Measuring Offline Advertising In Google Analytics

September 05, 2008
By Jonathan Weber,
Director of Data Platforms

Google Analytics does a great job of helping you measure online advertising. Not only does it integrate with AdWords, but you can use it to measure any kind of internet marketing, such as banner ads, email marketing, etc. The Campaign reports then give you all kind of data about your marketing, like bounce rates and conversion rates by campaign, by medium, or by source.

Google Analytics Campaigns Report

Google Analytics Campaigns Report

This helps you decide where you’re being effective in spending your advertising budget and where you’re pouring money down the drain on people who never visit the site, who bounce once they do, or who never convert.

The Challenge of Offline Advertising for Your Website

But what if you have offline advertising that’s intended to drive people to your website — a brochure, a traditional newsletter, or for that matter some guy in a sandwich board you hired to parade up and down the street? You might just include the URL of your home page, because it’s easy to remember and type in. But then you don’t know anything about the connection between your advertising and how it drove someone to your site.

You could, of course, use campaign codes in your offline advertising, just like you do with online advertising. But here’s an example of a campaign-coded URL (broken across lines for clarity):

http://example.com/destination?utm_source=brochure
&utm_medium=print&utm_campaign=fall08

Remember, this is in print. So a user has to type all that in? I don’t think so.

The Solution: Vanity URLs

You need nice, short, easy-to-remember URLs in print, because someone’s going to have to type them in. So you want something like:

http://example.com/ad

or

http://ad.example.com

or even simply

http://mypromotion.com

These kind of short, catchy URLs are known as “vanity URLs.” They’re pretty names for pages that actually live somewhere on your site — maybe just your homepage, or even better, a dedicated landing page for the promotion.

So suppose your vanity URL is http://example.com/ad, and you would really like it to point to http://example.com/promotion/landingpage. (We’ll do this with a technique called “redirects” that we’ll talk about in a minute.) But if you’re already pointing your short URL at a longer URL, why not go all the way and include campaign codes? Start with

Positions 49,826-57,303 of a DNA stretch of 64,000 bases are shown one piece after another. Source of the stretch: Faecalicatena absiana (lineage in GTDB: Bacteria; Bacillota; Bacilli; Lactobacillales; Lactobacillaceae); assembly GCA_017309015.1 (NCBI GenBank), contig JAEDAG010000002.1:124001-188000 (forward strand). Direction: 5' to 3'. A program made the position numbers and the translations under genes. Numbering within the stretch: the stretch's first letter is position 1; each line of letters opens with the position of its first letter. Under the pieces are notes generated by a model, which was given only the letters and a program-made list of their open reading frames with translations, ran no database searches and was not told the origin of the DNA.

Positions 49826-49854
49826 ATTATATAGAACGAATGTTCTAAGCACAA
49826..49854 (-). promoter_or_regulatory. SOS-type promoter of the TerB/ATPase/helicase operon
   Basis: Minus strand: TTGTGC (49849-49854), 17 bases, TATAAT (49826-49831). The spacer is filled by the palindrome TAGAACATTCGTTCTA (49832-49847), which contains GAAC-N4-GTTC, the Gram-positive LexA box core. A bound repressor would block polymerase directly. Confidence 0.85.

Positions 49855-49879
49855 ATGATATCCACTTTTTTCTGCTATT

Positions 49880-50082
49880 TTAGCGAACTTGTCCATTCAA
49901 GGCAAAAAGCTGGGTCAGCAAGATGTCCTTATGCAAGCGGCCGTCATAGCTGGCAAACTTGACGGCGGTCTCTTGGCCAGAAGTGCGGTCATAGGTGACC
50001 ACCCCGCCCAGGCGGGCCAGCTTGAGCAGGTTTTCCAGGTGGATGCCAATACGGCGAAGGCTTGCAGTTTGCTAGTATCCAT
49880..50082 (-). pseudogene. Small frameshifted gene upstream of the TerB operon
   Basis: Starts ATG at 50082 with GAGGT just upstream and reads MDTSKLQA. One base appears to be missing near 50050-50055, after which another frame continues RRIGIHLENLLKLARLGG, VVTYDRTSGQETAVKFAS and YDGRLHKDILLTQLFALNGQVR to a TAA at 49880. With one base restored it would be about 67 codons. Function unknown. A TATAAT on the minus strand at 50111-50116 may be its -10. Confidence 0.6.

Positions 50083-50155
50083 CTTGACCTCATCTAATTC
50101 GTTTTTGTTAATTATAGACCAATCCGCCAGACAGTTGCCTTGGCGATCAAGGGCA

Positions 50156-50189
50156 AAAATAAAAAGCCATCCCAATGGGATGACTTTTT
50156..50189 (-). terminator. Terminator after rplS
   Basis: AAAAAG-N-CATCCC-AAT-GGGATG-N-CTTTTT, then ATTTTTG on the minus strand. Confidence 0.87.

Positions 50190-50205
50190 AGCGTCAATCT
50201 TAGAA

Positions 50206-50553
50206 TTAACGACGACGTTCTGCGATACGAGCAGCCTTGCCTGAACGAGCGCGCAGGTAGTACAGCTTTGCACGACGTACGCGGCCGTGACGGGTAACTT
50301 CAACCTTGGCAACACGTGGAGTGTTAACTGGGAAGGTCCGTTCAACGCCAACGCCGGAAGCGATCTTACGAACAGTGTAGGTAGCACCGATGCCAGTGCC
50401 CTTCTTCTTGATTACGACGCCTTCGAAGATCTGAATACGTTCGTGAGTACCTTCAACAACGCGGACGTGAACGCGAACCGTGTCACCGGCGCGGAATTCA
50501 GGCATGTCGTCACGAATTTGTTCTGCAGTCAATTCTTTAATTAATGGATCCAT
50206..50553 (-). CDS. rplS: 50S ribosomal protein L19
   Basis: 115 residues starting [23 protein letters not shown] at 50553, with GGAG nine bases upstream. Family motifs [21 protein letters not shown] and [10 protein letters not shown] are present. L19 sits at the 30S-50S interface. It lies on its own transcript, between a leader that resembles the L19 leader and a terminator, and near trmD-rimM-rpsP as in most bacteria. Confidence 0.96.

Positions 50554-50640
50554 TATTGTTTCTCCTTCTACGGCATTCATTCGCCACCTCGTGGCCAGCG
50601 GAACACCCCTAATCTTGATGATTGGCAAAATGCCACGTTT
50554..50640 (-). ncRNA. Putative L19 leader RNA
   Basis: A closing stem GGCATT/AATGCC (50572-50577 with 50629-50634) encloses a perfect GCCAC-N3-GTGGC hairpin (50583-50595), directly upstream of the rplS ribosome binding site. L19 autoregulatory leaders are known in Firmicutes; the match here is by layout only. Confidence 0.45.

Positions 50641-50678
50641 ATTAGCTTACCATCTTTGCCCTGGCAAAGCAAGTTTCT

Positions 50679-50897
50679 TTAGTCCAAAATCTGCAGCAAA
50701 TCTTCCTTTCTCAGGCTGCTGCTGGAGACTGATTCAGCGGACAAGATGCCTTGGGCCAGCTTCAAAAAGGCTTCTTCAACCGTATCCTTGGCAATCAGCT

http://example.com/ad

which is nice and short and easy to type. Send it to (broken across lines for clarity)

http://example.com/promotion/landingpage?utm_source=brochure
&utm_medium=print&utm_campaign=fall08

This does two things: (1) it goes to the landing page you want, and (2) it uses campaign codes to track that this is part of your “Fall 08” campaign, the medium was “print”, and the source was “brochure.” All that will show up in your Campaign reports, right alongside your online advertising. Awesome!

How to Do It: 301 Redirects

There are a number of ways to point URL A to URL B; this is called “redirection.” I’m not going to go into gory details about different methods, but what I will say is this: the kind of redirect you want to use is called a “301 redirect.” There are lots of reasons this is better than various other ways to redirect URLs, including being good for your search engine optimization.

A 301 redirect is called “301” after the HTTP status code that is returned when a browser requests the URL. (You’re familiar with other status codes like “404” for a page that can’t be found.) All the redirect does is say “The page you were looking for at this URL? It’s at this other URL instead. Go there.#8221; And your browser automatically does.

A 301 redirect occurs on your web server. Depending on what web server you’re using and how your site is architected, there are a number of ways to accomplish this. I’m not going to cover every one in detail, but here are some links to popular ways you might accomplish this.

  • If you’re using the Apache web server, you can use the mod_rewrite engine
  • If you’re using the IIS web server, you can use the ISAPI_rewrite engine
  • Depending on your site, you may also use a custom scripting solution for rewriting URLs, such as one based on PHP or ASP.NET

There are lots of options here, and you should think about how they fit with the way your site currently works behind the scenes, as well as how you’ll maintain the list of vanity URLs and campaign-coded destination links as you add to them in the future.

So, go ahead and start tracking your offline advertising!

-Jonathan